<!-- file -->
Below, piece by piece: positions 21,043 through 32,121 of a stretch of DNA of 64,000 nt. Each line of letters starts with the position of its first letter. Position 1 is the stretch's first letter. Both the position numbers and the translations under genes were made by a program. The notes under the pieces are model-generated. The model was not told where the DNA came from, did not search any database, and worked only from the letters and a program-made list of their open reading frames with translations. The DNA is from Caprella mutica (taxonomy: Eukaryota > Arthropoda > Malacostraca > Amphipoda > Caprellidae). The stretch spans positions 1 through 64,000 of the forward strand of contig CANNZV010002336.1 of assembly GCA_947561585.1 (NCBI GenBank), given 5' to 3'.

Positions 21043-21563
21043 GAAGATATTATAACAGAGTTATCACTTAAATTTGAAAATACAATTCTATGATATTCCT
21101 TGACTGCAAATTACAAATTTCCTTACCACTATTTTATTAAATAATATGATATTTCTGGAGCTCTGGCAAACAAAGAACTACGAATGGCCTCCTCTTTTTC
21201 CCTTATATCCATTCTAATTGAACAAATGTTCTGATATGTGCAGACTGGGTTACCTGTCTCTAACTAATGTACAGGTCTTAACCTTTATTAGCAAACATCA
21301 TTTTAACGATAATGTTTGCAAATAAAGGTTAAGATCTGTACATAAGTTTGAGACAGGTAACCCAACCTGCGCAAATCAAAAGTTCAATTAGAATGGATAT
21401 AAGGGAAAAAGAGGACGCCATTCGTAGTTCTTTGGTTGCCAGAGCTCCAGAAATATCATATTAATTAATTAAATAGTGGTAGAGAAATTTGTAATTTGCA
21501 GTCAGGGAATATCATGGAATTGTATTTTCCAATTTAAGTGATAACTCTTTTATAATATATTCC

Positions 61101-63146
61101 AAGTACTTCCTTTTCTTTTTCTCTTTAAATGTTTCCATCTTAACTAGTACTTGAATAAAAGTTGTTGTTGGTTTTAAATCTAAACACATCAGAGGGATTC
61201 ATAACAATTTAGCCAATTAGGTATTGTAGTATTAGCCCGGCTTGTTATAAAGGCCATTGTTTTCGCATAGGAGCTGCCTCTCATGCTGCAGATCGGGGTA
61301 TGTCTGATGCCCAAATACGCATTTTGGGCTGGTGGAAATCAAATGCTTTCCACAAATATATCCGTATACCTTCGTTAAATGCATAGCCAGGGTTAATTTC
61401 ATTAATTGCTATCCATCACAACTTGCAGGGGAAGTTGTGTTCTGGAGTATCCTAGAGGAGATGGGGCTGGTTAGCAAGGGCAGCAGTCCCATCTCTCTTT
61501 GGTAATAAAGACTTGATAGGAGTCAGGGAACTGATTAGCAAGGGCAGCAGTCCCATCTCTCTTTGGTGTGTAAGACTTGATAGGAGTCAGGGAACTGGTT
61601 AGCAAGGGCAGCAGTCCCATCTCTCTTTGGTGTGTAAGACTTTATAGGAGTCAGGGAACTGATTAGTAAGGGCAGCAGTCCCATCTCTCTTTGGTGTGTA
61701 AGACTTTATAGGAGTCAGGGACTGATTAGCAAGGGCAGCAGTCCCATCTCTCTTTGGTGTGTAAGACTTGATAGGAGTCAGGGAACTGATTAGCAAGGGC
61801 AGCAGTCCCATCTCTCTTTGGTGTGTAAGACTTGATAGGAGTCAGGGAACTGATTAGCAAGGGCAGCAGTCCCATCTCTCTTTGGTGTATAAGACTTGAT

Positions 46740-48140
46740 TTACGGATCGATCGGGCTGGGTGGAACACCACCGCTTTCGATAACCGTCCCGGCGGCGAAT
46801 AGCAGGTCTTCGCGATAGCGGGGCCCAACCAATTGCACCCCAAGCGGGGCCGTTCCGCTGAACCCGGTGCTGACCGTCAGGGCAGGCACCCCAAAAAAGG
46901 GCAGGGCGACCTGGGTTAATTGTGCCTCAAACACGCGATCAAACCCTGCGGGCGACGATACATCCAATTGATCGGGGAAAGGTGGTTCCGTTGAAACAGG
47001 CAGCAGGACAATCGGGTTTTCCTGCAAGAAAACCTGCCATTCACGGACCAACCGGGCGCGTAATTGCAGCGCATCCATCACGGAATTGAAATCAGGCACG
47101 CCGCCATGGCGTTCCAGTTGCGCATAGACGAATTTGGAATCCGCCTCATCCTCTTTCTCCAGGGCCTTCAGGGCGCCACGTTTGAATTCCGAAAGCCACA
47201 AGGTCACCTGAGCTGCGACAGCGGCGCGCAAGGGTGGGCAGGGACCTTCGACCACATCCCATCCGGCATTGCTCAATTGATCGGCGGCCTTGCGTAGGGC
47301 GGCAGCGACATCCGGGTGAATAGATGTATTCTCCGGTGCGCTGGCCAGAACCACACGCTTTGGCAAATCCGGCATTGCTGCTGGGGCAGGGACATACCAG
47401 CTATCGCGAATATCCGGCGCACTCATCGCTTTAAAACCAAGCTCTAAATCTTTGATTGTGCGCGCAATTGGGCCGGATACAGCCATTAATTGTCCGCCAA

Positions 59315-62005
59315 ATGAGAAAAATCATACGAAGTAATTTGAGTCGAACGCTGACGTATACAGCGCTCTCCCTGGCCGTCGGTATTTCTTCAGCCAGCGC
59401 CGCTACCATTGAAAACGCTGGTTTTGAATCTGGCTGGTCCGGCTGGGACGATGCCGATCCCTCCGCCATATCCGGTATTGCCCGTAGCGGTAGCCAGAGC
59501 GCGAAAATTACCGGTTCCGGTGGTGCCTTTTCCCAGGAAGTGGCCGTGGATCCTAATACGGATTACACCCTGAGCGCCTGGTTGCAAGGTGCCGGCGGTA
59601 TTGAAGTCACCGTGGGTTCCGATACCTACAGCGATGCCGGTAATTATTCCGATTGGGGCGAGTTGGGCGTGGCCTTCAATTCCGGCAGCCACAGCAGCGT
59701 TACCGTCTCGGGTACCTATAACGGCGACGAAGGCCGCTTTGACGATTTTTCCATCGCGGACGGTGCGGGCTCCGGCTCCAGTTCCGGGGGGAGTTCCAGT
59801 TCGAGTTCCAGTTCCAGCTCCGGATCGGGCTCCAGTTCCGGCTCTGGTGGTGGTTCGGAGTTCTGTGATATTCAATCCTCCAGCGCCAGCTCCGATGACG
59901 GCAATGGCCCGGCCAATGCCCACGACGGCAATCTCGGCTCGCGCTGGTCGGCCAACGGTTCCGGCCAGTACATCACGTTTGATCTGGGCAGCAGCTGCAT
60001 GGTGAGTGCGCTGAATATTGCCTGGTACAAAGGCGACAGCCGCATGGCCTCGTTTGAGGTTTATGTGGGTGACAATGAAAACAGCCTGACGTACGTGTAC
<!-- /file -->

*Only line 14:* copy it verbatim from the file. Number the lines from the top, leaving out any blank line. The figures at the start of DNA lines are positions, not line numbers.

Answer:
61501 GGTAATAAAGACTTGATAGGAGTCAGGGAACTGATTAGCAAGGGCAGCAGTCCCATCTCTCTTTGGTGTGTAAGACTTGATAGGAGTCAGGGAACTGGTT